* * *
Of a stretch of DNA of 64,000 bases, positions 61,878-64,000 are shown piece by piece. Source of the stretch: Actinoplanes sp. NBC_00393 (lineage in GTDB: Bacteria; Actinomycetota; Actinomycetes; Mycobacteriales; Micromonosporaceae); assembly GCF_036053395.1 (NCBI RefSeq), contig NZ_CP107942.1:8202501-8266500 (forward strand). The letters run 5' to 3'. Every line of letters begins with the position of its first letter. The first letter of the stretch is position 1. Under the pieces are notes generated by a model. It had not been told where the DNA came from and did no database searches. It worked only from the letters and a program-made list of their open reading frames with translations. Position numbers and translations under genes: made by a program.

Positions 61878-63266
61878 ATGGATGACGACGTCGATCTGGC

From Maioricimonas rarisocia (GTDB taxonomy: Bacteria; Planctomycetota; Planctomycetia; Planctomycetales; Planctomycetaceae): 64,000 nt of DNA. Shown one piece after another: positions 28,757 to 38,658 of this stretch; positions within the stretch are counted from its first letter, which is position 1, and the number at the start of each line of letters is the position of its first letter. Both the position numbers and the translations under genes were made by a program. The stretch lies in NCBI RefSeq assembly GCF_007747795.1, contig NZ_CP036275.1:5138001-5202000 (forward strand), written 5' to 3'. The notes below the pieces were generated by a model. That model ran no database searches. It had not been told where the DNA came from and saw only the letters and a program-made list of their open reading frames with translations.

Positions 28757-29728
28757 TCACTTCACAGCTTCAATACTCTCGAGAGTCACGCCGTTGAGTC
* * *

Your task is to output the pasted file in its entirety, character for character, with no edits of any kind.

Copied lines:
Of a stretch of DNA of 64,000 bases, positions 61,878-64,000 are shown piece by piece. Source of the stretch: Actinoplanes sp. NBC_00393 (lineage in GTDB: Bacteria; Actinomycetota; Actinomycetes; Mycobacteriales; Micromonosporaceae); assembly GCF_036053395.1 (NCBI RefSeq), contig NZ_CP107942.1:8202501-8266500 (forward strand). The letters run 5' to 3'. Every line of letters begins with the position of its first letter. The first letter of the stretch is position 1. Under the pieces are notes generated by a model. It had not been told where the DNA came from and did no database searches. It worked only from the letters and a program-made list of their open reading frames with translations. Position numbers and translations under genes: made by a program.

Positions 61878-63266
61878 ATGGATGACGACGTCGATCTGGC

From Maioricimonas rarisocia (GTDB taxonomy: Bacteria; Planctomycetota; Planctomycetia; Planctomycetales; Planctomycetaceae): 64,000 nt of DNA. Shown one piece after another: positions 28,757 to 38,658 of this stretch; positions within the stretch are counted from its first letter, which is position 1, and the number at the start of each line of letters is the position of its first letter. Both the position numbers and the translations under genes were made by a program. The stretch lies in NCBI RefSeq assembly GCF_007747795.1, contig NZ_CP036275.1:5138001-5202000 (forward strand), written 5' to 3'. The notes below the pieces were generated by a model. That model ran no database searches. It had not been told where the DNA came from and saw only the letters and a program-made list of their open reading frames with translations.

Positions 28757-29728
28757 TCACTTCACAGCTTCAATACTCTCGAGAGTCACGCCGTTGAGTC